Many years ago I used to do a lot of work with natural dyes. The thing about most natural dyes is that you have to let the fibre steep in the liquid, sometimes for quite a long time, before you get a good colour. I found the waiting difficult, because I’m an instant-gratification sort of a gal.
Eventually I found a way to deal with the waiting without pacing, chewing my nails, poking endlessly at my dye vat, turning up the heat to make things go faster (it doesn’t work!) or doing any of a dozen other non-productive things. I decided to Go Do Something Else while I waited.
In hindsight it seems like a simple solution. A watched pot never boils, and all that. (A watched pot actually does boil, and at exactly the same time as an unwatched one. It just seems to take longer!) The do-something-else method helped me stop fussing over the dye bath. Fussing hardly ever helps, and as the adage about watched pots shows, it can change your perception of time, and usually for the worse.
Still, I was pleased with myself for discovering it. Doing something else in the meantime had two benefits – I didn’t drive myself nuts with impatience, and I got something else done, whether it was a chore or something fun and creative. With practice, I found that I also accomplished something else – a habit of patience.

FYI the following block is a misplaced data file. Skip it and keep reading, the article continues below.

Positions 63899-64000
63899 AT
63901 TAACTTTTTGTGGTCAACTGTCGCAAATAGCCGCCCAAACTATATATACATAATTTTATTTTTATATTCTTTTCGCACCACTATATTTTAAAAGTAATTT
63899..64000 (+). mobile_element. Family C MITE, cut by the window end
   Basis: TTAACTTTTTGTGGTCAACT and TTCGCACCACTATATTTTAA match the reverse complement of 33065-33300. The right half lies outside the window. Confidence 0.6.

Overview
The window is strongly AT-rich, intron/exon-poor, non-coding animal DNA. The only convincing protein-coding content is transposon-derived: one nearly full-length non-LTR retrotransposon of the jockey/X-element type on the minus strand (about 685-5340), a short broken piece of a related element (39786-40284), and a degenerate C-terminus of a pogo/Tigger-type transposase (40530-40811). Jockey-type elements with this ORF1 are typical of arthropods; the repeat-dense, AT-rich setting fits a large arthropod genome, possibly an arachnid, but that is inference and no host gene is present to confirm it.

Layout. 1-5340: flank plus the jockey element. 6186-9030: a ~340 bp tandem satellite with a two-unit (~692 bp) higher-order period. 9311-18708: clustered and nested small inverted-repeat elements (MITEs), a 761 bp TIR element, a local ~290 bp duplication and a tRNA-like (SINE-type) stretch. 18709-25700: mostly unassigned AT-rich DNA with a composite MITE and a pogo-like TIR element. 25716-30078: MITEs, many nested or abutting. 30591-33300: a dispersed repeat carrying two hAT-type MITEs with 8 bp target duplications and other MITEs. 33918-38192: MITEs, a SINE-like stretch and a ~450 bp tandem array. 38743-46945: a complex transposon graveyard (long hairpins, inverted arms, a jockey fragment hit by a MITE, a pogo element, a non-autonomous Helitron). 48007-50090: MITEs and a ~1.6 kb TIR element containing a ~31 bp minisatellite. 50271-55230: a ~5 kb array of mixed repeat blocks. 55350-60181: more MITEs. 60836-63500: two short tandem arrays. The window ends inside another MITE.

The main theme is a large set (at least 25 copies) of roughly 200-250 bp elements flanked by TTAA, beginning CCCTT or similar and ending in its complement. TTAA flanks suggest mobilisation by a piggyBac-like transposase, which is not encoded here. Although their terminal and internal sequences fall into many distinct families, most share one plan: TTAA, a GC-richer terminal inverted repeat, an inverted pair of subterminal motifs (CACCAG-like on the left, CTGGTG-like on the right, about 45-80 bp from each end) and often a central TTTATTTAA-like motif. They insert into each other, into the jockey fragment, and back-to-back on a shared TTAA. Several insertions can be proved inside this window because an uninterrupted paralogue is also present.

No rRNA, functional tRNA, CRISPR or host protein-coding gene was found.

It’s standing me in good stead now. I sent the completed “Swan Harp” manuscript off to the agent who had agreed to look at it a second time. A couple of weeks ago she told me she was beginning to read the manuscripts on her desk, and that mine was first. Since then I’ve heard nothing.
Now, I know that she still has work to do aside from reading my manuscript. And, yes, I’d love to have heard from her at the end of that week, or the end of last week, or to hear from her at the end of this coming week. I am not, however, eating my heart out over it, or losing sleep, or chewing my nails. I’m able to forget for hours at a time that I’m waiting to hear from her.
The first time a co-worker asked me if I’d heard anything about my book yet, and I realized that I hadn’t even been thinking about it, I was stunned. How had I managed to put it out of my mind? “Put it out” isn’t even the right phrase – I hadn’t made an effort, the whole idea had just slid away.
When I first heard the prayer, “Grant me patience, Lord, and right now, please!” I laughed out loud because it just seemed to fit so well. Now it doesn’t any more. I have my patience, and the fact that it wasn’t inborn, but acquired with deliberation and persistence, makes me all the more pleased with it. Like any other art, it becomes stronger with practice.